My male readers – of which I have many – are going to love me for this post. Absolutely, positively LOVE me! I happily accept all forms of gratitude, with hugs and kisses most appreciated. Ah, but you guys love me already, right? Believe me, I love you too. Very, very much 😉
This is probably irrelevant, but I’ll mention anyway that I am straight. Yes, plain old straight. Boringly straight. Rigidly and exclusively straight. Wholly hetero. Me likey men!! Woohoo!! :sends a clumsy, awkward lapdance out to male readers through blogosphere:
But straight as I am, I’m still uninhibited enough to feel completely comfortable posing nude with other female models. I’ve done it a few times and have gotten pretty touchy-feely in the process. All in the name of art, yes? I don’t have to reiterate the nearly universal opinion that the female form is considered the epitome of beauty (except by Michelangelo, but we covered that). And if one female form is beautiful, then why not two? And then why not two embracing, kissing, and caressing passionately? Sounds like the makings of a memorable, sensual, and erotic work of art. The best kind I say.
Lesbian subjects have a long, distinguished presence in art, having inspired many artists over the centuries. I found a few notable ones to share, and it’s interesting to see the different moods and varying expressive styles, determined of course by the individual sensibilities of the male artists. I personally don’t find any of these to be exploitative, but then again I don’t know the inner motivations of the artists. They were men, after all. And the subject is titillating. But I’m willing to give everyone the benefit of the doubt, and assume that the sensuality is the inspiring element here. Unleashed, unselfconscious, liberated. And very beautiful.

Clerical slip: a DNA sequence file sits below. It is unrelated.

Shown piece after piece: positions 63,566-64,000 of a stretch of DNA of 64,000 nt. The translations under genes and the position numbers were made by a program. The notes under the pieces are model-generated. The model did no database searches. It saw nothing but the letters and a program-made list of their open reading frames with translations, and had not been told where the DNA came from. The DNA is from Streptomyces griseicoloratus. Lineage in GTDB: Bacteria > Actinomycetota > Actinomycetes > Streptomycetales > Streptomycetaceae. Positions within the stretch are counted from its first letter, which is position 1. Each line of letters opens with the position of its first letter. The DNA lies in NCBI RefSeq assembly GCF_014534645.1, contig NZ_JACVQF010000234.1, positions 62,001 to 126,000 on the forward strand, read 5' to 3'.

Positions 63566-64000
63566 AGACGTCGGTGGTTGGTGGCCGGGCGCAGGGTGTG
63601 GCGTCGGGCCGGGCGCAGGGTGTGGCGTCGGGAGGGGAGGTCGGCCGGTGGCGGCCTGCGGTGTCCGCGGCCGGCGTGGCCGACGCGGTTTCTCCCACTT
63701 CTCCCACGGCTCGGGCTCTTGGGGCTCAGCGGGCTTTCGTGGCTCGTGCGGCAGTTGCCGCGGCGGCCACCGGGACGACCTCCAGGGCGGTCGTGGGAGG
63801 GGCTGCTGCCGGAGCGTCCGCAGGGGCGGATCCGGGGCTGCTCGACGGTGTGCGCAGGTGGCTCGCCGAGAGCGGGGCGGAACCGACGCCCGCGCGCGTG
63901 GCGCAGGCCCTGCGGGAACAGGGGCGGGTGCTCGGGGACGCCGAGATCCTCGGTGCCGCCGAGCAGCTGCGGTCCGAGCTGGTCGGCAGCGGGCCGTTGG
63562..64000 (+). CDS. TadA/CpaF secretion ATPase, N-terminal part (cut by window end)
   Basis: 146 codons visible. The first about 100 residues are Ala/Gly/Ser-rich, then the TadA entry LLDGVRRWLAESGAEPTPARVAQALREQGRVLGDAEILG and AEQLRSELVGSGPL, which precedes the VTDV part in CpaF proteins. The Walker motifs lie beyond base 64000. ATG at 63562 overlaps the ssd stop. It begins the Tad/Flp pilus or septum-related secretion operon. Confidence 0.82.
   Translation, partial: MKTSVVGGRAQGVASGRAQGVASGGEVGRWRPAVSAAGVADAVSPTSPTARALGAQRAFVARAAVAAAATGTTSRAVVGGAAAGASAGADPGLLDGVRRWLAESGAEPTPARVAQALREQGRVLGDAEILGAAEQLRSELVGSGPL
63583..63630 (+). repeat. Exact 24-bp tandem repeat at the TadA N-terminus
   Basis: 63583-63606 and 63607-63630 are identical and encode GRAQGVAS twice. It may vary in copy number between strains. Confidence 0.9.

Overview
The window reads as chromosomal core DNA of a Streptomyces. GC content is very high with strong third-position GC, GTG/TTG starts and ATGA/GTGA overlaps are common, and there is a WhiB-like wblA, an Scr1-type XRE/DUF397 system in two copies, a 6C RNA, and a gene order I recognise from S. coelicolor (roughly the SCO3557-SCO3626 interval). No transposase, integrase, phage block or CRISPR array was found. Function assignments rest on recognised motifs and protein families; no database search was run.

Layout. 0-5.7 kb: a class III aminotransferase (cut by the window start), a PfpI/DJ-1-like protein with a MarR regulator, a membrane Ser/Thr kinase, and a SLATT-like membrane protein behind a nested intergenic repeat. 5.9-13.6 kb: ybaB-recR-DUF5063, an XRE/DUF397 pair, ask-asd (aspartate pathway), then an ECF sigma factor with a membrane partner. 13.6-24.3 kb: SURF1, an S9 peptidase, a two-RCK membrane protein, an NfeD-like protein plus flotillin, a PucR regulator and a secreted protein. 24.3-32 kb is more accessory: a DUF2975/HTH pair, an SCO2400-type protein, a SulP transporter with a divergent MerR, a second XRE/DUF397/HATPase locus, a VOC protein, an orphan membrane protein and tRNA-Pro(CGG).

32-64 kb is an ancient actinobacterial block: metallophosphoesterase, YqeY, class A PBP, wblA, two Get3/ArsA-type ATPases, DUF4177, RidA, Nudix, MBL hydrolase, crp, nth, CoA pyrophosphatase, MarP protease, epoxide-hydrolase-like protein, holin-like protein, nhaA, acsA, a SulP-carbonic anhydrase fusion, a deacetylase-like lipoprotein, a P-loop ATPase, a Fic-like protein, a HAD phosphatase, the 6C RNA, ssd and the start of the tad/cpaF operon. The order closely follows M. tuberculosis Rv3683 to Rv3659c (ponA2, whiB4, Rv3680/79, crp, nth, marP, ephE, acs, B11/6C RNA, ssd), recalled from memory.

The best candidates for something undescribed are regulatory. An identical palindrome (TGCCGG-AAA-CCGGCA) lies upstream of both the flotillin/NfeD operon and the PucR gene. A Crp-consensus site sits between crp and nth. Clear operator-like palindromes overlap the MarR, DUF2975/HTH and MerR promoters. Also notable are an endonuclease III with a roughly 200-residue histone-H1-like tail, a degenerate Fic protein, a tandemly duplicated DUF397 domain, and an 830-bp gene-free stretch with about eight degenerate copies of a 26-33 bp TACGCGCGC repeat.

One of Rodin’s famous Eros sketches, this is Temple of Love:
Toulouse-Lautrec spent an inordinate amount of time in the brothels of Paris. He was well-acquainted with the ladies there and observed a lot of intimate activity. He produced several lesbian works, and this one is discreetly titled Two Friends:
In both style and subject matter, Egon Schiele was as explicit as they come with regard to sexuality. This is Two Women Embracing:
Although I am not a fan of Gustav Courbet, I would be terribly remiss by not including him in this post. I saw this painting, The Sleepers, at the big Courbet exhibit at the Met last spring. I’d say there’s a little more than sleeping going on 😉